• The FDR data indicate that the aircraft touched down at approximately 132 knots.
  • At touchdown, the air/ground parameter changes to “ground” for approximately one second and then switches to “air” for approximately ½ second before changing back to “ground” for the remainder of the recording.
  • During the time period when the air/ground parameter switched back to “air,” the speed brake handle position momentarily moved toward the down position and then returned to the armed position where it stayed for the remainder of the recording.
  • Thrust Reverser (T/R) discrete parameters indicate that the T/Rs moved into the in-transit position during the ½ second that the air/ground logic parameter indicated “air.”
  • The T/Rs remained in the in-transit position for approximately 10 seconds before transitioning to the stowed position for one second. The T/Rs then moved back to the in-transit position for an additional 6 seconds before becoming deployed.
  • The T/R discrete parameters indicate that approximately 18 seconds elapsed from the time the T/Rs began moving until they were fully deployed.

The investigation is continuing.

 


Boeing 757 runway excursion incident at Jackson Hole, WY

December 30, 2010

The U.S. National Transportation Safety Board (NTSB ) has opened an investigation into an incident in which a Boeing 757 passenger jetliner departed the runway while landing at Jackson Hole Airport in Wyoming.

At about 11:38 am MT on December 29, American Airlines flight AA2253, inbound from Chicago O’Hare International Airport, ran off the end of runway 19 while landing at Jackson Hole Airport. No injuries were reported among the 181 passengers and crew on board.

The aircraft came to rest in hard packed snow about 350 feet beyond the runway overrun area. The weather was reported to be snowing at the time of the incident. No damage to the aircraft has been reported. Runway 19 is a 6300 ft asphalt runway.  A video made by a passenger (note: the video is no longer online) during landing shows the thrust reversers were deployed when the airplane was approximately abeam the terminal building, which is about 4000 feet down the runway.

The airplane involved in the mishap was N668AA.

More information:


NTSB issues update on its investigation of Boeing 757 windshield fire

May 21, 2010

In its continuing investigation of a fire aboard a Boeing 757 that diverted to Dulles Airport (IAD) enroute to the Los Angeles International airport (LAX) from New York’s John F. Kennedy International airport (JFK), the National Transportation Safety Board (NTSB) has developed the following factual information.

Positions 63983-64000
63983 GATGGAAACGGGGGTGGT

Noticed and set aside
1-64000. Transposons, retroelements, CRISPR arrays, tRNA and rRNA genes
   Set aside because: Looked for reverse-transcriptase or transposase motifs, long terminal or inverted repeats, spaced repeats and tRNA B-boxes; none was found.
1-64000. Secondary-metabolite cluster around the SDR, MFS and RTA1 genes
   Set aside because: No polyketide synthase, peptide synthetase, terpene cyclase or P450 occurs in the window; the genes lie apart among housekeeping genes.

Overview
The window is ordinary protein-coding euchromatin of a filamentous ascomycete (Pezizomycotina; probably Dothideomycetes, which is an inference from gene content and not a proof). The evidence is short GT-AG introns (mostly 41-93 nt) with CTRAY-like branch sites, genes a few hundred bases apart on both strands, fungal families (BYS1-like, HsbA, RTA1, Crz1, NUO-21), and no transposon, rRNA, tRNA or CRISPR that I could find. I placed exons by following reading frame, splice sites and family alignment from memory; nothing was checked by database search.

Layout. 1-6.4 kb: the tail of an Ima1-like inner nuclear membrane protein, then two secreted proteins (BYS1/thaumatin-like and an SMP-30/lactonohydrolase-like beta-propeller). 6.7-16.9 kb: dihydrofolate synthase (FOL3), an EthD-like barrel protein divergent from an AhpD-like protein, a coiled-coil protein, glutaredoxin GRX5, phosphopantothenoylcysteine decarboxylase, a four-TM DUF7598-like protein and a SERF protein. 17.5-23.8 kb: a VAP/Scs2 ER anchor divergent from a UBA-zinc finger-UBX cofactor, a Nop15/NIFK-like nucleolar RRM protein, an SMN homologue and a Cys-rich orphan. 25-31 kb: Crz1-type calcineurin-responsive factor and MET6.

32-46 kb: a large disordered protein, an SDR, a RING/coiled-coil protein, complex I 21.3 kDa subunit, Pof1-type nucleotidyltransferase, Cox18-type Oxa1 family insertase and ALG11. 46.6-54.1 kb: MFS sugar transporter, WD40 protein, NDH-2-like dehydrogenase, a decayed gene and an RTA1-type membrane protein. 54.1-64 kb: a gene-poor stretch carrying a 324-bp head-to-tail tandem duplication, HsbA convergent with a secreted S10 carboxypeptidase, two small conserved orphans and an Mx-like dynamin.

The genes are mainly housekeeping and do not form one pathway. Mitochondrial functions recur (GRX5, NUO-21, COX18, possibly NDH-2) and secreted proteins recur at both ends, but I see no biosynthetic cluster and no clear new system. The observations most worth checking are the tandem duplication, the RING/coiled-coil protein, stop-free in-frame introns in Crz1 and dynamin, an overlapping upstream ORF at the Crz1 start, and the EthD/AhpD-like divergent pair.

On Sunday, May 16, 2010, about 21:17 the pilots on United Airlines flight 27, a Boeing 757-222, N510UA, noted a strong acrid smell and observed smoke from the Captain’s lower front windshield.  The incident occurred about 30 minutes into the flight while the aircraft was level at 36,000 feet MSL.   On board the aircraft were 7 crew members and 105 passengers.

The Captain and First Officer reported that they donned their oxygen masks and smoke goggles immediately after observing the smoke and fire. The Captain then gave control of the airplane to the First Officer and discharged a halon fire extinguisher. The smoke and fire dissipated but then re-ignited. The Captain obtained a second bottle from the Purser.  The fire remained extinguished after this second bottle was discharged. At approximately 500 feet MSL on final approach to Runway19L at IAD, the Captain’s windshield cracked. The landing was uneventful. The airplane cleared the runway, after which ARFF (Aircraft Rescue Firefighting) entered the aircraft to check for residual heat and fire. None was found and the airplane was towed to the gate for deplaning. There were no evacuation and no injuries to the flight crew or passengers.

Preliminary examination of the cockpit area revealed that the inner pane of the Captain’s windshield had cracked. One of the five terminal blocks attached to the inside of the lower left windshield was consumed by fire and the portion of the wire harness associated with this terminal block was significantly damaged by fire. There was significant sooting and paint peeling to the left hand side of the windshield air frame support.

The Captain’s windshield was moved and will be examined by Board investigators at the manufacturer.

Two previous windshield fire events on B757-200 aircraft prompted the NTSB to issue Safety Recommendation A-07-50 http://www.ntsb.gov/recs/letters/2007/A07_49_50.pdf.  The Safety Board investigators will look closely at the recovered hardware to determine if this latest event is related.